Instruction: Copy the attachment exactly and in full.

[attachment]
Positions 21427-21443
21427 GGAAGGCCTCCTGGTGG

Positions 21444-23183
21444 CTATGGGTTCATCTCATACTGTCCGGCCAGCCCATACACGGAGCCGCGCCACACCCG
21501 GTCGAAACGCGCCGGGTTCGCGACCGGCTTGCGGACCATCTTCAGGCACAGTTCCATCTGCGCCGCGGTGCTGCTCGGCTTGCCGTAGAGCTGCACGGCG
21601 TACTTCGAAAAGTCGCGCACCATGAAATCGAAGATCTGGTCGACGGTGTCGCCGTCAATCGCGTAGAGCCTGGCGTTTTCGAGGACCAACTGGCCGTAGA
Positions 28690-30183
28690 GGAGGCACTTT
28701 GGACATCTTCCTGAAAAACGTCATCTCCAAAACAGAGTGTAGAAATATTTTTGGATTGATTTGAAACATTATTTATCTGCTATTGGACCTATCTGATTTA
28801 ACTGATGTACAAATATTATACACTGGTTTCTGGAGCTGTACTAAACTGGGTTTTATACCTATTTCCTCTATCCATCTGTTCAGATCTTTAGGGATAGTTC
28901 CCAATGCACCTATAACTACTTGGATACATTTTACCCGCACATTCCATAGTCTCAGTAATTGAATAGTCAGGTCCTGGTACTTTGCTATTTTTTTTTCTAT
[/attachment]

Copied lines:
Positions 21427-21443
21427 GGAAGGCCTCCTGGTGG

Positions 21444-23183
21444 CTATGGGTTCATCTCATACTGTCCGGCCAGCCCATACACGGAGCCGCGCCACACCCG
21501 GTCGAAACGCGCCGGGTTCGCGACCGGCTTGCGGACCATCTTCAGGCACAGTTCCATCTGCGCCGCGGTGCTGCTCGGCTTGCCGTAGAGCTGCACGGCG
21601 TACTTCGAAAAGTCGCGCACCATGAAATCGAAGATCTGGTCGACGGTGTCGCCGTCAATCGCGTAGAGCCTGGCGTTTTCGAGGACCAACTGGCCGTAGA
Positions 28690-30183
28690 GGAGGCACTTT
28701 GGACATCTTCCTGAAAAACGTCATCTCCAAAACAGAGTGTAGAAATATTTTTGGATTGATTTGAAACATTATTTATCTGCTATTGGACCTATCTGATTTA
28801 ACTGATGTACAAATATTATACACTGGTTTCTGGAGCTGTACTAAACTGGGTTTTATACCTATTTCCTCTATCCATCTGTTCAGATCTTTAGGGATAGTTC
28901 CCAATGCACCTATAACTACTTGGATACATTTTACCCGCACATTCCATAGTCTCAGTAATTGAATAGTCAGGTCCTGGTACTTTGCTATTTTTTTTTCTAT